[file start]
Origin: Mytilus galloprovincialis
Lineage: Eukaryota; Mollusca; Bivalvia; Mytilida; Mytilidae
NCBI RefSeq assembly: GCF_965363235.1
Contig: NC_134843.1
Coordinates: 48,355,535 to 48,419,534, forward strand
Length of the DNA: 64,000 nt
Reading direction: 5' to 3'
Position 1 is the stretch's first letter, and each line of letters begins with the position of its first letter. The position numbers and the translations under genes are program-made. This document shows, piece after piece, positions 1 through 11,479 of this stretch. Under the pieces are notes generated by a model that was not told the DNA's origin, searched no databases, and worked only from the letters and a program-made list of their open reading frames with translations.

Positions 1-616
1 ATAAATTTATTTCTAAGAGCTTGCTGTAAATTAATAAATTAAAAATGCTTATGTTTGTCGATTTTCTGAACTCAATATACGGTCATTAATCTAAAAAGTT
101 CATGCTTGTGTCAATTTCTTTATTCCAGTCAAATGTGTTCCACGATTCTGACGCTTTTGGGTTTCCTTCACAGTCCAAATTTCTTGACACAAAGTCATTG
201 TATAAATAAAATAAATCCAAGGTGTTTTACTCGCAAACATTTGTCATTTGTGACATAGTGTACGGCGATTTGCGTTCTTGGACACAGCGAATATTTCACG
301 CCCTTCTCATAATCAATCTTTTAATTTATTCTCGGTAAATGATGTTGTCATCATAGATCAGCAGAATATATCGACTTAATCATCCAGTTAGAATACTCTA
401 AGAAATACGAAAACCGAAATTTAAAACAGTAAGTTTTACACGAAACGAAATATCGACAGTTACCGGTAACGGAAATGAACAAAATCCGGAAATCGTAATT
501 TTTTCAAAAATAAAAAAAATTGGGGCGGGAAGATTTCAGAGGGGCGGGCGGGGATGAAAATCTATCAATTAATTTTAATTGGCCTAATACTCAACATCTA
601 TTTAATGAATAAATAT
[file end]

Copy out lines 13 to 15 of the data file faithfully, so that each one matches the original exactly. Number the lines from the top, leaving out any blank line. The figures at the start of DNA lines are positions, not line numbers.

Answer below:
301 CCCTTCTCATAATCAATCTTTTAATTTATTCTCGGTAAATGATGTTGTCATCATAGATCAGCAGAATATATCGACTTAATCATCCAGTTAGAATACTCTA
401 AGAAATACGAAAACCGAAATTTAAAACAGTAAGTTTTACACGAAACGAAATATCGACAGTTACCGGTAACGGAAATGAACAAAATCCGGAAATCGTAATT
501 TTTTCAAAAATAAAAAAAATTGGGGCGGGAAGATTTCAGAGGGGCGGGCGGGGATGAAAATCTATCAATTAATTTTAATTGGCCTAATACTCAACATCTA